My friend Swamp Rabbit laughed all week at the speech in which the president, in typically stirring style, called for better treatment of low-wage workers:
Barack Obama warned that a “relentless, decades-long trend” of growing inequality and social immobility posed a fundamental threat to the American dream on Wednesday, throwing his support behind a grassroots movement to address chronically low wages across the US.
Attempting to regain the political momentum after a calamitous two months in which his healthcare reforms were plagued by website failures, the president said reversing the growing gap between rich and poor was “the defining challenge of our time…”
Unfortunately, this is the same president with the sneaky, pro-corporate agenda described Sunday in this report:
The Obama administration appears to have almost no international support for controversial new trade standards that would grant radical new political powers to corporations, increase the cost of prescription medications and restrict bank regulation, according to two internal memos obtained by The Huffington Post.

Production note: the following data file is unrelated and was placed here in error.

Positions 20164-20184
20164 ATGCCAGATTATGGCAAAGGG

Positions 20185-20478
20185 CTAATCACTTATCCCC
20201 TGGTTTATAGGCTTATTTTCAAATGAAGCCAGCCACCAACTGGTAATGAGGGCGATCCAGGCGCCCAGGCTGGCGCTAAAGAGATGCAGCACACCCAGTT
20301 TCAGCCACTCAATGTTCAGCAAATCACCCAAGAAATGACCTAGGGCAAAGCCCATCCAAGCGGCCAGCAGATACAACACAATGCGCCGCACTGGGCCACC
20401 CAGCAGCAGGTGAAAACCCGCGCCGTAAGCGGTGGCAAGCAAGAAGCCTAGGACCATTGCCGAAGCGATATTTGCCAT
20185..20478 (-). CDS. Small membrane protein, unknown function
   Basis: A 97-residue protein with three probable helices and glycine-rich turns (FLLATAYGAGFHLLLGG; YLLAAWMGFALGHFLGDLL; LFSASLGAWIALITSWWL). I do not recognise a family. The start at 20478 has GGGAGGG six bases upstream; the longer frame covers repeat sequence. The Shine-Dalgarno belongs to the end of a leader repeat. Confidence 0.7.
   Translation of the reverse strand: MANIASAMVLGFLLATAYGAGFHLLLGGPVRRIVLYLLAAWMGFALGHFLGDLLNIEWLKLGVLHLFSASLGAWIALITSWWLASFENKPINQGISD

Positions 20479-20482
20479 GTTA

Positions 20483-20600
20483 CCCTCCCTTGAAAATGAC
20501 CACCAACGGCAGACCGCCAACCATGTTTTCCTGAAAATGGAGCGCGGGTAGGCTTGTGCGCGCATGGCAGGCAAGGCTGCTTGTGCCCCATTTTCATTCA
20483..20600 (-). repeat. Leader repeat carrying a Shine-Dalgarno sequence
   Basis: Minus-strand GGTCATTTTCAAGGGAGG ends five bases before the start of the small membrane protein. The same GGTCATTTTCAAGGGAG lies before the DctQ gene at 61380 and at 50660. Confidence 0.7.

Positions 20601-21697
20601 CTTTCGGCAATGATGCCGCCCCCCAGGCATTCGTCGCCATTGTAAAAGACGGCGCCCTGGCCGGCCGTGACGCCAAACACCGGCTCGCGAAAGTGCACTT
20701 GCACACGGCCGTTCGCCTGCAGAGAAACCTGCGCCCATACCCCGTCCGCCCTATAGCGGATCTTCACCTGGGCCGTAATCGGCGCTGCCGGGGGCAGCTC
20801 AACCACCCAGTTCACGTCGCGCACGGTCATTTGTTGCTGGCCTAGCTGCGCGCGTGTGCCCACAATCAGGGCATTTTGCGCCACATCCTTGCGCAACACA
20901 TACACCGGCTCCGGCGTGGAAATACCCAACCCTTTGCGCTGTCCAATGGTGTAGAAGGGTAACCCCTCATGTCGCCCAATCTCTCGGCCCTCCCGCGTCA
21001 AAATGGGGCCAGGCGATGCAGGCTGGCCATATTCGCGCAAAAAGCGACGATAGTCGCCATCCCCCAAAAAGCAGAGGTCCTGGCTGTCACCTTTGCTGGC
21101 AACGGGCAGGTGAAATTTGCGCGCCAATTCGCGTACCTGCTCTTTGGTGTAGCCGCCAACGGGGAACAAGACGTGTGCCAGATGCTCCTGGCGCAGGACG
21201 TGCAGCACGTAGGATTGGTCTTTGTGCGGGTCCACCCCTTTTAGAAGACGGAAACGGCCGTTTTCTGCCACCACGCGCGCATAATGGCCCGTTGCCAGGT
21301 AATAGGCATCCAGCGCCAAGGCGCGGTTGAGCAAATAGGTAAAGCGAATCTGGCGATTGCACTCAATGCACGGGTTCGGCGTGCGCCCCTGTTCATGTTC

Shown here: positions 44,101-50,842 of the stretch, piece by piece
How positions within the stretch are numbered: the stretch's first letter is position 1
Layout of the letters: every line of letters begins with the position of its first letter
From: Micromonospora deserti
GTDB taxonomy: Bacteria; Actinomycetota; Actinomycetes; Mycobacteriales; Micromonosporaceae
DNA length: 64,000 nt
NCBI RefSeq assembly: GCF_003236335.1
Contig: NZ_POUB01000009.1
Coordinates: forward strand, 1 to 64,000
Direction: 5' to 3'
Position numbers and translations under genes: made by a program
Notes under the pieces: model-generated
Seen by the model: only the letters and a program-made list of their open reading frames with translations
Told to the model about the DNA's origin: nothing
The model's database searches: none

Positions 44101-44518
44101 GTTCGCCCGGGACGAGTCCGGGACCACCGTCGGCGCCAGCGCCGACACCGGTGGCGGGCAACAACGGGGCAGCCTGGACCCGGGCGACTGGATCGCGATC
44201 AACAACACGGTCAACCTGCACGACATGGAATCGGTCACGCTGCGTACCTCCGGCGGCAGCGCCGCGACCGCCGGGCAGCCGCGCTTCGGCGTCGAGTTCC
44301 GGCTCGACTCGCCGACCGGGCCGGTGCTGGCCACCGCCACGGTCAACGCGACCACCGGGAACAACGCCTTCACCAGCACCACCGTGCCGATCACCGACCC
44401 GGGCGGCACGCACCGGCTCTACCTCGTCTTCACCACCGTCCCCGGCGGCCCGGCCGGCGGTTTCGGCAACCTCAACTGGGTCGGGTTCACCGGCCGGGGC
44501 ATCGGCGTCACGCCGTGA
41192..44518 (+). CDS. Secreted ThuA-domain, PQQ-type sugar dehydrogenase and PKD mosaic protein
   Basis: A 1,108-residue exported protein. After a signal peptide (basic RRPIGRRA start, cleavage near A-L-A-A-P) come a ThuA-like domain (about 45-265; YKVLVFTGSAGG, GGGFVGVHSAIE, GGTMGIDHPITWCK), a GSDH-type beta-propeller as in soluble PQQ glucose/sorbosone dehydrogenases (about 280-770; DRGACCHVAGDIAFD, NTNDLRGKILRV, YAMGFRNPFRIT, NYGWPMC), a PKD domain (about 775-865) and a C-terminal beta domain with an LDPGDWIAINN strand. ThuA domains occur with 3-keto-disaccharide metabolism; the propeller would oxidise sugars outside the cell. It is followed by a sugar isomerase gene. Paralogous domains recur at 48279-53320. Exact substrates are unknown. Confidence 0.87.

The memos, which come from a government involved in the 12-nation Trans-Pacific Partnership free trade negotiations, detail continued disputes in the talks over the deal…
TPP, which critics often refer to as NAFTA on steroids, would deal another major blow to future attempts by progressives to cut big banks and mega-corporations down to size, and to stop the off-shoring of American jobs. One thing TPP definitely would not do is encourage corporate kingpins to provide wages that keep pace with the cost of living.
So is Obama using pro-workers rhetoric to distract us from his effort to “fast-track” an agreement that would leave workers with even less clout than they have now? Or does he really believe that a minimum-wage increase would compensate for the lost jobs and the decrease in workers’ bargaining power that would inevitably result from the passage of TPP?
It’s like asking if he’s grossly corrupt or amazingly naive. Swamp Rabbit thinks he’s both.
“A con man believes his own con when he’s in the middle of trying to con you,” the rabbit said. “Especially a con man who talks as good as Obama.”
One thing’s for sure: Another “challenge of our time,” just as defining as closing the income gap, is to dismantle the machine that, one election cycle after another, cranks out nothing but corporate-owned candidates for high office.